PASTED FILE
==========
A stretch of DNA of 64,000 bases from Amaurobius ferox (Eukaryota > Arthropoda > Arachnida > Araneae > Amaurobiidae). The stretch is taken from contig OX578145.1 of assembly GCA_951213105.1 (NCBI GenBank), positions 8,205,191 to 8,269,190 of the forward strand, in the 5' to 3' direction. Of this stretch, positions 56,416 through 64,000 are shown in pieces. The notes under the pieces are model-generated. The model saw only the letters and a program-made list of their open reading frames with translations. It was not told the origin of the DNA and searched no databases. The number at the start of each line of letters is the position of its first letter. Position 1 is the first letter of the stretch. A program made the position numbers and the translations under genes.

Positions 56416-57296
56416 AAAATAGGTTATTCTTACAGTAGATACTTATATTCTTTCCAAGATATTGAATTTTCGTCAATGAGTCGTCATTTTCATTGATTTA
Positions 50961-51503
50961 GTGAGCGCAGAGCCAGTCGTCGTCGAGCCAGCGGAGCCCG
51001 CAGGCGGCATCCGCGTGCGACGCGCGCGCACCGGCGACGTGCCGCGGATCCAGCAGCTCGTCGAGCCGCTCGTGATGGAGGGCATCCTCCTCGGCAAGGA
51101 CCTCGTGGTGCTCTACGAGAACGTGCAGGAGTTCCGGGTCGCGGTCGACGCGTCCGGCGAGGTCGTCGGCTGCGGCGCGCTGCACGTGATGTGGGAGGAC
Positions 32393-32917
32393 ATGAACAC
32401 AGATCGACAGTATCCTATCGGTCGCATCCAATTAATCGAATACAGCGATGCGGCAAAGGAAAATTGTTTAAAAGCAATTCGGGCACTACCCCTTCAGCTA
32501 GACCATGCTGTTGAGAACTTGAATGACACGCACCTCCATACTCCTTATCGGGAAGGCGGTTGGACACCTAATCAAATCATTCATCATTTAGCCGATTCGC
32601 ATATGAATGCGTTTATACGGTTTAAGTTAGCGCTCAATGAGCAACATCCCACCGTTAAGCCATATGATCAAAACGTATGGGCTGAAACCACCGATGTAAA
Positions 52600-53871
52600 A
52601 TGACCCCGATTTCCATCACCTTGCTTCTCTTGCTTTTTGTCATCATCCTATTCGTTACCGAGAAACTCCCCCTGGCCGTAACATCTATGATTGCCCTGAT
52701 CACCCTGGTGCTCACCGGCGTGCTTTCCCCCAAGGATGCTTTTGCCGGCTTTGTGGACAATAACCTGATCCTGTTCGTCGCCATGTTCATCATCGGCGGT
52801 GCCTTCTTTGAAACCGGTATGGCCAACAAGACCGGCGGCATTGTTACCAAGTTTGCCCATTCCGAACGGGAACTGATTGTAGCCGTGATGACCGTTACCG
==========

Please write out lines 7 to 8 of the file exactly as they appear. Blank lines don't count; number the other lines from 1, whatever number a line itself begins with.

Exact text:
51101 CCTCGTGGTGCTCTACGAGAACGTGCAGGAGTTCCGGGTCGCGGTCGACGCGTCCGGCGAGGTCGTCGGCTGCGGCGCGCTGCACGTGATGTGGGAGGAC
Positions 32393-32917